Living in an 1840s house limits the amount of sunlight available to both occupants and houseplants. Windows are small and not especially numerous as back then, they would be seen more as energy/heat wasting units than as illuminating elements. For years, I have been bringing houseplants to work at the UConn Soil Nutrient Analysis Lab as the lighting, both internal and external is vastly improved when compared to what I could offer at home.

Trying to be restrained but yet being a plant nerd has been a hard dichotomy to attend to. Oh, what a gorgeous plant, I simply have to have it! No, you have no place in your house where it can grow! The two things I desire in my next home are a garage and plenty of windows.     

Last weekend, my sisters and I took a ride to Logee’s in Danielson, CT. They have several greenhouses filled with tropical plants, many in full bloom lighting up the cloudy, cold winter day. Logee’s has been around since 1892. It began as a cut flower business started by William D. Logee. He became enraptured with both tropical and unusual plants. In 1900, he purchased a Ponderosa lemon from Philadelphia and planted it in his greenhouse and 123 years later, it still is growing and producing huge lemons today!

Logee’s sign. Photo by dmp2023.

His son Ernest carried on his passion for collecting, selling and breeding exotic plants and ended up being one of the founding members of the America Begonia Society. You will notice quite the begonia collection at Logee’s. Although Ernest Logee died at a young age, his sister, Joy married Ernest Martin so they became second generation owners of Logee’s. Now their son, Byron, heads the third generation of growers and their offerings of exotic houseplants, hardy and indoor fruiting plants and unique introductions just keep expanding.  

There’s never a bad time to visit a greenhouse or garden center in my view, but something about getting up close and personal with a tropical plant clothed in showy blossoms during dismal winter days, just feels good. Two of my favorite vining plants under glass are bougainvillea ‘Orange Ice’ and blue skyflower (Thunbergia latifolia). Both need much more light and room than I can presently provide, but someday….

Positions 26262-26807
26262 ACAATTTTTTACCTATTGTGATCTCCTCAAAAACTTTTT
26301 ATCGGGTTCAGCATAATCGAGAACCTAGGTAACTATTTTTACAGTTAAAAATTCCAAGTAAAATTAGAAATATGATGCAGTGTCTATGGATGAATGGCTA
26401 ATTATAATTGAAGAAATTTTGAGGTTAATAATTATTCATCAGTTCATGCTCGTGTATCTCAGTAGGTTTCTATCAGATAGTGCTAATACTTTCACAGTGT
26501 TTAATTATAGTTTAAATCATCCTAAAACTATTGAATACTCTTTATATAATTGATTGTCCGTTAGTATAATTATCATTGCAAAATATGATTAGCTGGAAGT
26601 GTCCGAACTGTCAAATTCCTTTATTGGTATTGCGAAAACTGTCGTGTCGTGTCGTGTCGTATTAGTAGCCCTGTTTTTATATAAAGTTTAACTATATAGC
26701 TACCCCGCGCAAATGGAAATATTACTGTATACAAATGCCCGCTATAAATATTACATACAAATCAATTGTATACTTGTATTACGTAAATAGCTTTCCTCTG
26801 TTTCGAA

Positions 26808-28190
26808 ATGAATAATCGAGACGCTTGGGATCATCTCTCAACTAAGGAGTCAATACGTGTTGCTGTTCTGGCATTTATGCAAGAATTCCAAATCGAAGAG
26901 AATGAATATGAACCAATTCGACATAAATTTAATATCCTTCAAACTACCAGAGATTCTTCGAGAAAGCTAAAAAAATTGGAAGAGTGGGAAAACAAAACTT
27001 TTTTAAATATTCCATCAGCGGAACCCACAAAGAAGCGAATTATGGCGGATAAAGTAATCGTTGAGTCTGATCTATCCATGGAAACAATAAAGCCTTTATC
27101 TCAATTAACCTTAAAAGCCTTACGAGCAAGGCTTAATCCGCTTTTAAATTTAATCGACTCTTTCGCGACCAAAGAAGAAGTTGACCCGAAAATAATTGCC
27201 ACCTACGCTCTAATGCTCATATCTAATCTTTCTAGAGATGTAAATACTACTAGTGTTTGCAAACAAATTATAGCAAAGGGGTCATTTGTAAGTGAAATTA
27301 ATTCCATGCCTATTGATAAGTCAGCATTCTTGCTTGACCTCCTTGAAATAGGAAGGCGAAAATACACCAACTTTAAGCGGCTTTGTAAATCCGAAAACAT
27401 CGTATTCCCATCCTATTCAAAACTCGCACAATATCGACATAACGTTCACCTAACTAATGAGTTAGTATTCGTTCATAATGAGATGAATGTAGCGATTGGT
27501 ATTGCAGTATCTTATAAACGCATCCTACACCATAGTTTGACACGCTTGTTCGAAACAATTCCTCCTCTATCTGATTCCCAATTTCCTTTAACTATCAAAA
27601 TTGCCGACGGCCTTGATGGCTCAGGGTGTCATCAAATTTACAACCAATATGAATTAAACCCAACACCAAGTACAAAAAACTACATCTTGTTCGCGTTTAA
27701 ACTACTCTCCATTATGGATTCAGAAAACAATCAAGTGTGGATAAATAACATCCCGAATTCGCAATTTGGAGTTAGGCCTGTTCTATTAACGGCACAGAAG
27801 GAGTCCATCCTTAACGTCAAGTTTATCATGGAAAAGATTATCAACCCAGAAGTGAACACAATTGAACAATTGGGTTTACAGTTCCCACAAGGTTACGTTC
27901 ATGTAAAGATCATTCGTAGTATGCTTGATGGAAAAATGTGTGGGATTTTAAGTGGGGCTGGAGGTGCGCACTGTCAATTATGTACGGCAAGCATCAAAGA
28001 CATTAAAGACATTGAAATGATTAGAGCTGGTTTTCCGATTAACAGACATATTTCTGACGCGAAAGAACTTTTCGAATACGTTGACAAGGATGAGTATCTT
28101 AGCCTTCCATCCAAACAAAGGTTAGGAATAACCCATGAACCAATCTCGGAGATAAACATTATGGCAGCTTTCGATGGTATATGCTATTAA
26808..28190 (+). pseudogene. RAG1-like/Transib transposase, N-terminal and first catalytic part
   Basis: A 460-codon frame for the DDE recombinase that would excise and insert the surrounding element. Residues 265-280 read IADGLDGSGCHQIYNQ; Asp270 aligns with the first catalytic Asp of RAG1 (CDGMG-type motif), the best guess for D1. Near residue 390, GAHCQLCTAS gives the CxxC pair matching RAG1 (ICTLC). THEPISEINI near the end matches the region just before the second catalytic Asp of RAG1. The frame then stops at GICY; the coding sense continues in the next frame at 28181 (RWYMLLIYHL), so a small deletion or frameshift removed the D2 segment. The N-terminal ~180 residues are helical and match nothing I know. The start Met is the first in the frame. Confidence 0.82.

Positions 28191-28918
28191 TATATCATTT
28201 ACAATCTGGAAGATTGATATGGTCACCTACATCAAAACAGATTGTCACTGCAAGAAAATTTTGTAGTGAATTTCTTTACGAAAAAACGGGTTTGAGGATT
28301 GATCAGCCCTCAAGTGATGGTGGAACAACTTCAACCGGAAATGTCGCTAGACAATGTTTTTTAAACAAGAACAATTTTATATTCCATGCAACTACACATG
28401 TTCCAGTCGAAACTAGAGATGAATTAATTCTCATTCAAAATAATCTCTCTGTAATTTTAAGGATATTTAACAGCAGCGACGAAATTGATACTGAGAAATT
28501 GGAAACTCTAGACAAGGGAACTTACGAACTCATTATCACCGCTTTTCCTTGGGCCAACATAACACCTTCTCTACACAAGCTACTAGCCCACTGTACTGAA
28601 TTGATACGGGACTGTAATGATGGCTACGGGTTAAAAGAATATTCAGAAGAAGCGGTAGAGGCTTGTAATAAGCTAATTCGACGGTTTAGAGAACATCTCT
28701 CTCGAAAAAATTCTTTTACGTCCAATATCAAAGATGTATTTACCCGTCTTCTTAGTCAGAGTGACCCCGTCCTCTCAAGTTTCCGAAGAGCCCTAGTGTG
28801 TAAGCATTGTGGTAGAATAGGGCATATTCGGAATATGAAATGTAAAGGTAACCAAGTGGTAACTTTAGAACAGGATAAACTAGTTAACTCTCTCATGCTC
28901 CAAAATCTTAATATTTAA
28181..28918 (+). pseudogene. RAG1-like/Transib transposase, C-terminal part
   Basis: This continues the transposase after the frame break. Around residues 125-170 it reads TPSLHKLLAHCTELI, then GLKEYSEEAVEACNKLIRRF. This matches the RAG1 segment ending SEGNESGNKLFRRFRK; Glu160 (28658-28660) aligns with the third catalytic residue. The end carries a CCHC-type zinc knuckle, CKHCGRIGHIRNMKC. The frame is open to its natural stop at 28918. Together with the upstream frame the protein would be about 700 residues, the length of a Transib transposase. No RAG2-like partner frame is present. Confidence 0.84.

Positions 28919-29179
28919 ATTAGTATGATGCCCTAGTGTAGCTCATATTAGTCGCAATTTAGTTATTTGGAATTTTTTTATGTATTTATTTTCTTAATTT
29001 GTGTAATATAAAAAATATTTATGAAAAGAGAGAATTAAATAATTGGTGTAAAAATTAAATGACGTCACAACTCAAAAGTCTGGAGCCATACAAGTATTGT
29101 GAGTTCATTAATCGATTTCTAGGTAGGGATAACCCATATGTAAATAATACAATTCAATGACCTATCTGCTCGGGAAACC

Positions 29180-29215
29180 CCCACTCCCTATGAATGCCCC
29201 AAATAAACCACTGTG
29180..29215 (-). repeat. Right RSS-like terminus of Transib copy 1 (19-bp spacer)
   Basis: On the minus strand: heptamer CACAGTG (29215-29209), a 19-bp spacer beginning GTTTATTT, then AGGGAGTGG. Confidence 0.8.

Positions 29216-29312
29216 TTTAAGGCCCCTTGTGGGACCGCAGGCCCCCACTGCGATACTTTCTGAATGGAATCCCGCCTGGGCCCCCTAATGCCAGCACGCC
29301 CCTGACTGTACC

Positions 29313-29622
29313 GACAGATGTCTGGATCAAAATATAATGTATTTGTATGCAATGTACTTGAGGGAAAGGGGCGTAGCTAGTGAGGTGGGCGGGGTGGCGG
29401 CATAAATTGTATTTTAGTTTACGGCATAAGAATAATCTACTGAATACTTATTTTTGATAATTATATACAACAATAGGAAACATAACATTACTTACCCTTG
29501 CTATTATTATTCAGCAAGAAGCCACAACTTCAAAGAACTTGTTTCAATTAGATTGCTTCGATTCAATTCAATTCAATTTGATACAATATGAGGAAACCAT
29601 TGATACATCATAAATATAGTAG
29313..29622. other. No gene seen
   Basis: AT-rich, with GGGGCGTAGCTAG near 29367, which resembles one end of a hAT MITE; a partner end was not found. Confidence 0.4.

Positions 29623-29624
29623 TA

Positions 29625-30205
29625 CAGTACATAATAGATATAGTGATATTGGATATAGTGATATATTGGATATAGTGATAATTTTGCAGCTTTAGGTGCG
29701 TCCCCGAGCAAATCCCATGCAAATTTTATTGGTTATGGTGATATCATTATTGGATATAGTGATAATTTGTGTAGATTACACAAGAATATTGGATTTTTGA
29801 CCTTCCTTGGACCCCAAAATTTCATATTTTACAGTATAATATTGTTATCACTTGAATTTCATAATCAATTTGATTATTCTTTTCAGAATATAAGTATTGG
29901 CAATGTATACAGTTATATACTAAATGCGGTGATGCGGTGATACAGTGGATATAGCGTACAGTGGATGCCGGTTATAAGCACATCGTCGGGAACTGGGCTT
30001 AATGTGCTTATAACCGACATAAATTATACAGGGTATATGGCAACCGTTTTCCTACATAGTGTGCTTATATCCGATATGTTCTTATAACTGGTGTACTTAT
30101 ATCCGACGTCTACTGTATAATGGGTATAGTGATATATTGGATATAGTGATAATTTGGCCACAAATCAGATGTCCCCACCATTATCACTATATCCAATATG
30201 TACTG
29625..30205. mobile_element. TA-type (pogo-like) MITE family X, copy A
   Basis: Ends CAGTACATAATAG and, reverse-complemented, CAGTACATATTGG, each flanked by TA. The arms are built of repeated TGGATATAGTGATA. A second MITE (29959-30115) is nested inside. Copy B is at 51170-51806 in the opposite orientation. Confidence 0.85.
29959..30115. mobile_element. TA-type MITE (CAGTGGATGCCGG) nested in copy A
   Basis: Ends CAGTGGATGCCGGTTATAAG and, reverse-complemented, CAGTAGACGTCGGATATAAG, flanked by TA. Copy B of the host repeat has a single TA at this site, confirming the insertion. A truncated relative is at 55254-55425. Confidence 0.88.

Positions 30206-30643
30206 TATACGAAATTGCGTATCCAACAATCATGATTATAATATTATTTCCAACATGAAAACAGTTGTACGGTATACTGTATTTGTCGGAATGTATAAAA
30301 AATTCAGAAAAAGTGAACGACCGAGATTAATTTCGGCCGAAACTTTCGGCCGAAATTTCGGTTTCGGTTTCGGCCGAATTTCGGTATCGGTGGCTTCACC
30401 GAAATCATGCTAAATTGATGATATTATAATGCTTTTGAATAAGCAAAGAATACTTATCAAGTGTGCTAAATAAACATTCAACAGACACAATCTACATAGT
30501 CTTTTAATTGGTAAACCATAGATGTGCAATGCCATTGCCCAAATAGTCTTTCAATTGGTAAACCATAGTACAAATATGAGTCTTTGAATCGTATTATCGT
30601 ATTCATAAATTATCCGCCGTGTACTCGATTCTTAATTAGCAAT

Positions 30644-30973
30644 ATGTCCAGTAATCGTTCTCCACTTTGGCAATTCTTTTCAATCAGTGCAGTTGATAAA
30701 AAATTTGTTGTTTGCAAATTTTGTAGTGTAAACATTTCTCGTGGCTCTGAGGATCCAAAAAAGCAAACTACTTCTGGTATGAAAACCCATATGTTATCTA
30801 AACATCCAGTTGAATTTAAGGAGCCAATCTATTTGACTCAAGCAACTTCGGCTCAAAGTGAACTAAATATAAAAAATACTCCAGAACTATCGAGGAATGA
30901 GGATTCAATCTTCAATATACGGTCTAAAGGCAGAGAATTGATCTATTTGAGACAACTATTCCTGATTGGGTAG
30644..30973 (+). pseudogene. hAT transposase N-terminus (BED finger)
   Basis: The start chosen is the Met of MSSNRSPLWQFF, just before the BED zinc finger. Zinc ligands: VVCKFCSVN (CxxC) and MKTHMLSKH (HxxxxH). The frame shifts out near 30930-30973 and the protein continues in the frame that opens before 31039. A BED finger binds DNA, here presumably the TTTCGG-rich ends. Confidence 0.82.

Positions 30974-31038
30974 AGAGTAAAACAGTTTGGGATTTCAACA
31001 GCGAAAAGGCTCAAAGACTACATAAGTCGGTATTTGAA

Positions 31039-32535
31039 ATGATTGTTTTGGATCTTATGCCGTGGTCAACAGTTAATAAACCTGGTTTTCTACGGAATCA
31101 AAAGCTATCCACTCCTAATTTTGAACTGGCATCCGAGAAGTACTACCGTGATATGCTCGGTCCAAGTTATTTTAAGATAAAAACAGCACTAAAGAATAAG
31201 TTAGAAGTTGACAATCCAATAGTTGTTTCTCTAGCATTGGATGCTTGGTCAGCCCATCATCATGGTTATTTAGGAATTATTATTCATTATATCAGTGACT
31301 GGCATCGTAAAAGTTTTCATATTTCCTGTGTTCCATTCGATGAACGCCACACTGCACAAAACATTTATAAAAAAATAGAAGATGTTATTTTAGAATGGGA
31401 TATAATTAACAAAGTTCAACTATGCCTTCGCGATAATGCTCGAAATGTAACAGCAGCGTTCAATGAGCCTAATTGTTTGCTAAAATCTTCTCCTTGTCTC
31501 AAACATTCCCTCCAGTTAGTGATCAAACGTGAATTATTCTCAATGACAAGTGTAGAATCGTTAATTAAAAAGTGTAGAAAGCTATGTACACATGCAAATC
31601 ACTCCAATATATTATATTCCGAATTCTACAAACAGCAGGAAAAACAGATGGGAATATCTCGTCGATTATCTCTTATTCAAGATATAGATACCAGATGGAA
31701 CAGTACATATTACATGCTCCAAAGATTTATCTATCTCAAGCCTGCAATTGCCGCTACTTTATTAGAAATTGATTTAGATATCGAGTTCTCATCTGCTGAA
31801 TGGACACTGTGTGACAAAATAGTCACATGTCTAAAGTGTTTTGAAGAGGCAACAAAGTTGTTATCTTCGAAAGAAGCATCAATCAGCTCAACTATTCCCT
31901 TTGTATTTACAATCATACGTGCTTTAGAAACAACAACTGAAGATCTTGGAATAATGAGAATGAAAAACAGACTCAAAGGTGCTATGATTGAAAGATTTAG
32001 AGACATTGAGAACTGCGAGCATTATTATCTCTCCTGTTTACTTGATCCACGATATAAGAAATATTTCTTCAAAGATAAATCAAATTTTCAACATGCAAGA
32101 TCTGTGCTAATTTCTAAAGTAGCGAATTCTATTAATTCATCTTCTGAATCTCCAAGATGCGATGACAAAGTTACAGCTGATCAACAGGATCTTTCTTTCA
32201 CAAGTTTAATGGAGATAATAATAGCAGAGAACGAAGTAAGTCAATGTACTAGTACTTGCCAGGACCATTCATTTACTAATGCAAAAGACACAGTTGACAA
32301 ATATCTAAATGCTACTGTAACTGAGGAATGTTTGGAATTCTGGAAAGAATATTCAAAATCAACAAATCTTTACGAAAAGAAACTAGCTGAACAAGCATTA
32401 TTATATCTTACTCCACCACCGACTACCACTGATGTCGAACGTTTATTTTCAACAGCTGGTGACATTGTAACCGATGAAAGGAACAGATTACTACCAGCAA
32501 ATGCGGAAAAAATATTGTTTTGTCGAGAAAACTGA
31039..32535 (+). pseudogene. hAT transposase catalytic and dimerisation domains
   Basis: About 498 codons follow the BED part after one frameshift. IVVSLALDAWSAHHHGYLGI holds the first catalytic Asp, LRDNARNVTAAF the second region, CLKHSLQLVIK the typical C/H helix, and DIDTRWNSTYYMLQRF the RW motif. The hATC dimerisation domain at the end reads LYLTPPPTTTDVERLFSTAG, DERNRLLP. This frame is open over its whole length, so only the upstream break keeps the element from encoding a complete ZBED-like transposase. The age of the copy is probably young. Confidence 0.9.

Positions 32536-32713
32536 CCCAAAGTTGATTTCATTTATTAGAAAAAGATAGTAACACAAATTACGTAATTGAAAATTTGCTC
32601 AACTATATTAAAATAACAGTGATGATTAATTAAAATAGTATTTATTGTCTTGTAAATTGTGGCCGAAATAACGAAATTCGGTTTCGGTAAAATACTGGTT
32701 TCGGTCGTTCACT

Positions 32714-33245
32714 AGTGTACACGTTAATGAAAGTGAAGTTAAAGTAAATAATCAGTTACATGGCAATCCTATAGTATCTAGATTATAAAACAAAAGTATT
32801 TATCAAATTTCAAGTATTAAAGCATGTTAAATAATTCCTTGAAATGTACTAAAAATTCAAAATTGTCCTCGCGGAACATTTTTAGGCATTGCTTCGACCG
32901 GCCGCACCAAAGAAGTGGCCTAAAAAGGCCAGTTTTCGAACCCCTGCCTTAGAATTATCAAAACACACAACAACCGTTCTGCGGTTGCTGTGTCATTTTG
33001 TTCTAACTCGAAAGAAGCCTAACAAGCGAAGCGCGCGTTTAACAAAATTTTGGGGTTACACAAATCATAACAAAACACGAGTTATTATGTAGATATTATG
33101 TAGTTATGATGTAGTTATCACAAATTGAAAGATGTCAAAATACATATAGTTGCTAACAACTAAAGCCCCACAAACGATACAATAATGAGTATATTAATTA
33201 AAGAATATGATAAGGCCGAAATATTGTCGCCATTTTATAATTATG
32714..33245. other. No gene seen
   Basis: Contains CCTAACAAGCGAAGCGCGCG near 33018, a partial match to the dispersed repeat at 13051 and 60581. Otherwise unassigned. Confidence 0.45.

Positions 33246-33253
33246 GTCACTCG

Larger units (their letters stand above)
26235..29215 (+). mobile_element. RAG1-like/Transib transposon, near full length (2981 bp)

Bougainvillea ‘Orange Ice’. Photo by dmp2023

Citrus are another group of plants I like to try if I had more light. Logee’s offers Ponderosa lemons from cuttings off of the original Philadelphia lemon tree as well as other lemon varieties, several selections of oranges and limes, kumquats, guavas, figs and other tropical fruits that I am not familiar with. They look great here and if you have great light, do give them a try.

Ripening oranges. Photo by dmp2023.

Me, I am interested in some low light plants that I could grow in north windows as they are the only spaces free, at the moment. For years I have had a philodendron or two, the old-fashioned type with the heart shaped leaves. Not very exciting but they manage to survive with little care and low light levels.

I was delighted to find some choice philodendron selections at Logee’s. ‘Moonlight’ is a handsome chartreusey philodendron with bright lime green, new foliage, darkening with age. It has a more erect growth habit forming more of a 2-foot high and wide clump rather than climbing or trailing.

Philodendron ‘Moonlight’. Photo by dmp2023.

Another exciting find was philodendron, ‘Prince of Orange’. This plant also is more of a clump former with about the same dimensions as ‘Moonlight’ The leaves are quite unique as they change from sort of a golden yellow when they first emerge to a warm copper and eventually to a deep green.

Philodendron ‘Prince of Orange’. Photo by dmp2023

Philodendron ‘Cebu Blue’ looked quite interesting with its soft, steely blue leaves. It would look quite nice in a hanging basket. Upon further inspection, however, it turned out to be Epipremnum pinnatum, a similar-looking species and it was in its juvenile form. As it matures the leaves are bigger and split, like Monstera. At 4 feet in height, this plant will have to wait until I have more room, or I could bring it to work!

Philodendron ‘Cebu Blue’. Photo by dmp2023.

Even if you don’t bring home any plants, a visit to a local greenhouse or garden center on a cold winter day brings some of spring’s warmth into your heart and soul.

Dawn P.